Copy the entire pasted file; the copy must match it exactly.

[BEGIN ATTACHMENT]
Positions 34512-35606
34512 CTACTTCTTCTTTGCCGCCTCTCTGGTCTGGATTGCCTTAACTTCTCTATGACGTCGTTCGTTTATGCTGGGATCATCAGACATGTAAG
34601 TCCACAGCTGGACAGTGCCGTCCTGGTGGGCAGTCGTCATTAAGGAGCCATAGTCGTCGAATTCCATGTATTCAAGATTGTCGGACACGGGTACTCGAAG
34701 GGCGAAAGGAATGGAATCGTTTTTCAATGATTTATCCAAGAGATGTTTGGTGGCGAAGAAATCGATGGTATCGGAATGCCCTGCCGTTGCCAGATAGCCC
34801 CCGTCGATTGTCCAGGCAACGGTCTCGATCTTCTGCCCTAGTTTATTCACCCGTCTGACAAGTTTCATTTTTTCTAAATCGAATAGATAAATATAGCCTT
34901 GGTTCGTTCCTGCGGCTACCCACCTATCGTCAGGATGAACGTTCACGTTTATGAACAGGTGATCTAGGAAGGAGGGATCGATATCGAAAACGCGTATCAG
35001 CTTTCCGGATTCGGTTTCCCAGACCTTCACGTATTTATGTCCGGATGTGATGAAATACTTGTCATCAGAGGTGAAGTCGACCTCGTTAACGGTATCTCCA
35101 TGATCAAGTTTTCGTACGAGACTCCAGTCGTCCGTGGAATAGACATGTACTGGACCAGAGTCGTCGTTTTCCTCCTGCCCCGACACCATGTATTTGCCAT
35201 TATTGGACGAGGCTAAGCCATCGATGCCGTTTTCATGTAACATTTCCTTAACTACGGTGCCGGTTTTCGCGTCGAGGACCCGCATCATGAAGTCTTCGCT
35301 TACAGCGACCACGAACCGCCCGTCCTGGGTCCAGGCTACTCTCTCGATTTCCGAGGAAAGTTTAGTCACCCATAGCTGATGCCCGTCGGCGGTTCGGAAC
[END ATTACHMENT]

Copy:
Positions 34512-35606
34512 CTACTTCTTCTTTGCCGCCTCTCTGGTCTGGATTGCCTTAACTTCTCTATGACGTCGTTCGTTTATGCTGGGATCATCAGACATGTAAG
34601 TCCACAGCTGGACAGTGCCGTCCTGGTGGGCAGTCGTCATTAAGGAGCCATAGTCGTCGAATTCCATGTATTCAAGATTGTCGGACACGGGTACTCGAAG
34701 GGCGAAAGGAATGGAATCGTTTTTCAATGATTTATCCAAGAGATGTTTGGTGGCGAAGAAATCGATGGTATCGGAATGCCCTGCCGTTGCCAGATAGCCC
34801 CCGTCGATTGTCCAGGCAACGGTCTCGATCTTCTGCCCTAGTTTATTCACCCGTCTGACAAGTTTCATTTTTTCTAAATCGAATAGATAAATATAGCCTT
34901 GGTTCGTTCCTGCGGCTACCCACCTATCGTCAGGATGAACGTTCACGTTTATGAACAGGTGATCTAGGAAGGAGGGATCGATATCGAAAACGCGTATCAG
35001 CTTTCCGGATTCGGTTTCCCAGACCTTCACGTATTTATGTCCGGATGTGATGAAATACTTGTCATCAGAGGTGAAGTCGACCTCGTTAACGGTATCTCCA
35101 TGATCAAGTTTTCGTACGAGACTCCAGTCGTCCGTGGAATAGACATGTACTGGACCAGAGTCGTCGTTTTCCTCCTGCCCCGACACCATGTATTTGCCAT
35201 TATTGGACGAGGCTAAGCCATCGATGCCGTTTTCATGTAACATTTCCTTAACTACGGTGCCGGTTTTCGCGTCGAGGACCCGCATCATGAAGTCTTCGCT
35301 TACAGCGACCACGAACCGCCCGTCCTGGGTCCAGGCTACTCTCTCGATTTCCGAGGAAAGTTTAGTCACCCATAGCTGATGCCCGTCGGCGGTTCGGAAC